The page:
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Poudre Canyon Flood: Search Continues For 3 Missing People, Sheriff Reopens River Access

poudre-canyon-flood-20210721.jpg
Colorado Parks and Wildlife
Logs and debris engulf a bridge in Poudre Canyon on Wednesday, July 21, the morning after flash flooding triggered multiple mudslides.

Thursday, 7/22/2021 updates

5:26 p.m. - Heavy debris flow is complicating search and rescue efforts along the Poudre Canyon west of Fort Collins, where three people are still missing in the wake of flash flooding earlier this week.

Crew members and search dogs scoured the canyon on Thursday to try to locate the unaccounted for residents. Rugged terrain, along with piles of burned-out logs and thick mud from the Cameron Peak Fire burn scar slowed down the process, said Jared Kramer, public information officer with the Larimer County Sheriff’s Office.

“At this point, we’re hoping for a lucky break,” Kramer said. “Or a lucky whiff from a dog to get us onto the right trail.”

At least one person was killed during the flooding, which began around 5 p.m. on Tuesday in the upper Poudre Canyon, near where the Cameron Peak Fire ignited last fall.

Progress has been made clearing mud and debris from the highway since then. The sheriff’s office reopened a stretch of the Poudre River east of Rustic on Thursday.

Dozens of homes and businesses in the upper part of the Canyon are still without power. The Poudre Valley REA, the region’s electricity co-op, says debris is still blocking access to damaged power lines, but crews are working on getting power restored.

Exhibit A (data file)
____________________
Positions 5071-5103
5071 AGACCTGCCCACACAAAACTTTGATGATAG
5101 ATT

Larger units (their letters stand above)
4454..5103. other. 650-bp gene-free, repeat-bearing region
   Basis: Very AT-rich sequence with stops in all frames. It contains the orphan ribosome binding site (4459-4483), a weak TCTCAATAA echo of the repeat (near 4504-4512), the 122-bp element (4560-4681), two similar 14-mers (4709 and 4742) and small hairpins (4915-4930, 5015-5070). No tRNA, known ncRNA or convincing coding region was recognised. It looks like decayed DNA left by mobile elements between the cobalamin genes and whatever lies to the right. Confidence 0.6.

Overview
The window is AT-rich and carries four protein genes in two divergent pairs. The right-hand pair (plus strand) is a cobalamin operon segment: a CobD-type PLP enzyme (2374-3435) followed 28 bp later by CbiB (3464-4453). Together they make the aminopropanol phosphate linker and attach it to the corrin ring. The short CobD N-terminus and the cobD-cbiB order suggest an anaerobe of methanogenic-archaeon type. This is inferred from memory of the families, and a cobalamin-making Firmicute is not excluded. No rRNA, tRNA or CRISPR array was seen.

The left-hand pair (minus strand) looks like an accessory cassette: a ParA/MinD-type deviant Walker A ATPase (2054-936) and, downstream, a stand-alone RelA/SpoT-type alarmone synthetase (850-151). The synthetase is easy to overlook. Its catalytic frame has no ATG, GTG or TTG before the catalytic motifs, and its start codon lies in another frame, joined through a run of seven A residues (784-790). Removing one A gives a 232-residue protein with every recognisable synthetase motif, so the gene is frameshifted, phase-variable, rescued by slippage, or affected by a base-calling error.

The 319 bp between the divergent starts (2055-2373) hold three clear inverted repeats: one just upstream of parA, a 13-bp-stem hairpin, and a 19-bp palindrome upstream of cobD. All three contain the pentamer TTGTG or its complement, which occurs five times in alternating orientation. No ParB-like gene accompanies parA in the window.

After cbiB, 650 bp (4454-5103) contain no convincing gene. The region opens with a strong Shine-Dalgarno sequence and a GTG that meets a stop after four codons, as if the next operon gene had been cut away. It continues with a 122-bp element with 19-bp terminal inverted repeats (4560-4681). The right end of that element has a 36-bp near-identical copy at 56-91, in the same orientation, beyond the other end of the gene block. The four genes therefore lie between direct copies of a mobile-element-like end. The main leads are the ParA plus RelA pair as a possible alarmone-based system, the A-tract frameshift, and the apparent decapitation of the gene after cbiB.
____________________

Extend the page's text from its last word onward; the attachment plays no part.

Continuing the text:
The National Weather Service in Boulder is forecasting more rain in the coming days, which could lead to more flooding around the Cameron Peak Fire burn scar, which covers over 200,000 acres.

The Larimer County Sheriff’s Office issued voluntary evacuations for several communities Thursday afternoon, including Glen Haven and Drake, due to the “potential for more flooding.”

The search along the Poudre Canyon will continue Friday morning with reduced resources, according to the sheriff’s office.

“As restrictions are lifted, we encourage those entering the canyon to be mindful of the weather and river status during the visit,” the office said in a statement. “The forecast calls for more thunderstorm activity and conditions can change very rapidly.”